School principals have tough jobs, there's no question about it. Dealing with angry parents, providing discipline to cellphone-wielding juvenile delinquents, helping America's teachers to better themselves all the while maintaining a pleasant, professional demeanor. They are truly dedicated public servants and deserve our respect.
So tell me then, why does Hollywood insist on depicting them as either marginally-psychotic drill sergeants or bumbling boobs? It's not realistic, in any way, shape, or form. So I'm taking it upon myself to set the record straight by analyzing the fictional behavior of three high school principals. Going in order from closest to reality to most absurd, we have . . .
EXHIBIT A: PRINCIPAL STRICKLAND, Hill Valley High School
First of all, you have to give Strickland credit for longevity. He was on the job in 1955, and still going strong in 1985. His discipline style remained unchanged for decades. Strict, clear in focus, and completely intolerant of students he perceived to be "slackers".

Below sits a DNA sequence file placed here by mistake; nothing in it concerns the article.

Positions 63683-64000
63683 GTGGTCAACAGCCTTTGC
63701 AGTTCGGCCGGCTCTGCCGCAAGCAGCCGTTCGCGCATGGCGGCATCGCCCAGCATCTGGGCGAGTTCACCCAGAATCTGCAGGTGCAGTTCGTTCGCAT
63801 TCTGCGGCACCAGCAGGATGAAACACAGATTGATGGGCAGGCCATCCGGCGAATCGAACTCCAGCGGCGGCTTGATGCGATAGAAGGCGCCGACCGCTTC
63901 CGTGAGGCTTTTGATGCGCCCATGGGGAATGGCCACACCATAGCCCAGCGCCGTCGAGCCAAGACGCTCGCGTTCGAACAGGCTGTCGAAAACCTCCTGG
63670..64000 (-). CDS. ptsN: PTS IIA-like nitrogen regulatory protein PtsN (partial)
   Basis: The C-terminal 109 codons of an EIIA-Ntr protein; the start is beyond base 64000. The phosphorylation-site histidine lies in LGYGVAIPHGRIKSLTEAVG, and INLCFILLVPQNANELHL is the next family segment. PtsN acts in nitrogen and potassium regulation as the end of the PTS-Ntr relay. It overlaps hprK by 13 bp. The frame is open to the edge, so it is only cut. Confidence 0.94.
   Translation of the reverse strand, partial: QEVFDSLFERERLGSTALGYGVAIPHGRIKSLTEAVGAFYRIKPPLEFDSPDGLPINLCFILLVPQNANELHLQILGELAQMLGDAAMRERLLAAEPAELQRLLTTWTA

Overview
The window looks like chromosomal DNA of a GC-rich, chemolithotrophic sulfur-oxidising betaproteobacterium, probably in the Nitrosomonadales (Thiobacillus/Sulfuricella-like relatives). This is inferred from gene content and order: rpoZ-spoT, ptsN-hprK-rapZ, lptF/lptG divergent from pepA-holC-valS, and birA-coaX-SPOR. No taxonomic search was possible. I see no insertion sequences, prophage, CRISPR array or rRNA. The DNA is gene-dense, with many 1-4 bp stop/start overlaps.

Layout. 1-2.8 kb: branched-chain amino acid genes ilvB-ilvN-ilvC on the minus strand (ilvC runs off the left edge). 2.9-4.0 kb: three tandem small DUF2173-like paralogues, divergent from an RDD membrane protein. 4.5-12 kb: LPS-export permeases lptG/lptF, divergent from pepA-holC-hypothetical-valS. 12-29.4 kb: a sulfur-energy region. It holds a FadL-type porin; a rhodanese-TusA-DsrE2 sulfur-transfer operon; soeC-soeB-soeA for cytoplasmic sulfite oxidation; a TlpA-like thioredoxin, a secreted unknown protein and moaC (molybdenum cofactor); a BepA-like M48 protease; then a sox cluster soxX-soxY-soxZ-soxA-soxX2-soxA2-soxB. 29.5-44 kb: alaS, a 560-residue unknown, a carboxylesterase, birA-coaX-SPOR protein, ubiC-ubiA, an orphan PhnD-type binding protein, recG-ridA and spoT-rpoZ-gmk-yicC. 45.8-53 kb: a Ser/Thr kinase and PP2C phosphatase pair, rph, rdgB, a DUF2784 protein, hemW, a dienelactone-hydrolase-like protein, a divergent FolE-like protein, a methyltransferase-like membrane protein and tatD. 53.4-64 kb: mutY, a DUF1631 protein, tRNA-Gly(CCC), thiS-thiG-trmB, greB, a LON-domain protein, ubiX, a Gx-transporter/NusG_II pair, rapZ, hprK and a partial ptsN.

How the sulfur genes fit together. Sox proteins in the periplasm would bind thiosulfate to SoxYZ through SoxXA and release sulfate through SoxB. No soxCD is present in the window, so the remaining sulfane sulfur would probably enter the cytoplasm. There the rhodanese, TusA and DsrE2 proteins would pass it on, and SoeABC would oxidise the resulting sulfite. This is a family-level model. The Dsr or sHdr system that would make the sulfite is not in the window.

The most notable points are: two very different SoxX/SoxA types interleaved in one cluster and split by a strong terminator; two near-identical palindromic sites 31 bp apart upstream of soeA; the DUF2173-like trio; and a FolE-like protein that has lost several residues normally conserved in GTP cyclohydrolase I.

Which, in his view, was everyone.
Strickland had a great memory. He remembered specific details about George McFly thirty years after he'd graduated, and also drew comparisons between George and his son Marty. You'd have to think that in his time at HVHS, Strickland dealt with over 25,000 students, so to remember the specifics about any one individual, well, that's truly remarkable.
While his issues with Marty McFly were relatively minor, Strickland also capably dealt with the problems caused by miscreant Biff Tannen. At the 1955 HVHS "Enchantment Under the Sea" dance, Tannen was caught with a dirty magazine, specifically the June edition of Ooh La La. Strickland confiscated it, and threw it away without even taking a quick peek.
That being said, Strickland was far from perfect. His slacker-obsessed behavior could border on the psychotic. Take, for example, his reaction when he caught Marty taking a newspaper from his porch. Now, granted, this took place in an alternate reality where Hill Valley was basically Hell (or even worse, Los Angeles), but still. “Shoot first, ask questions later” is not the right approach to take with a confused teenager.
Over-reactions aside, though, Strickland was an absolute peach when compared to . . .
EXHIBIT B: RICHARD VERNON, Shermer High School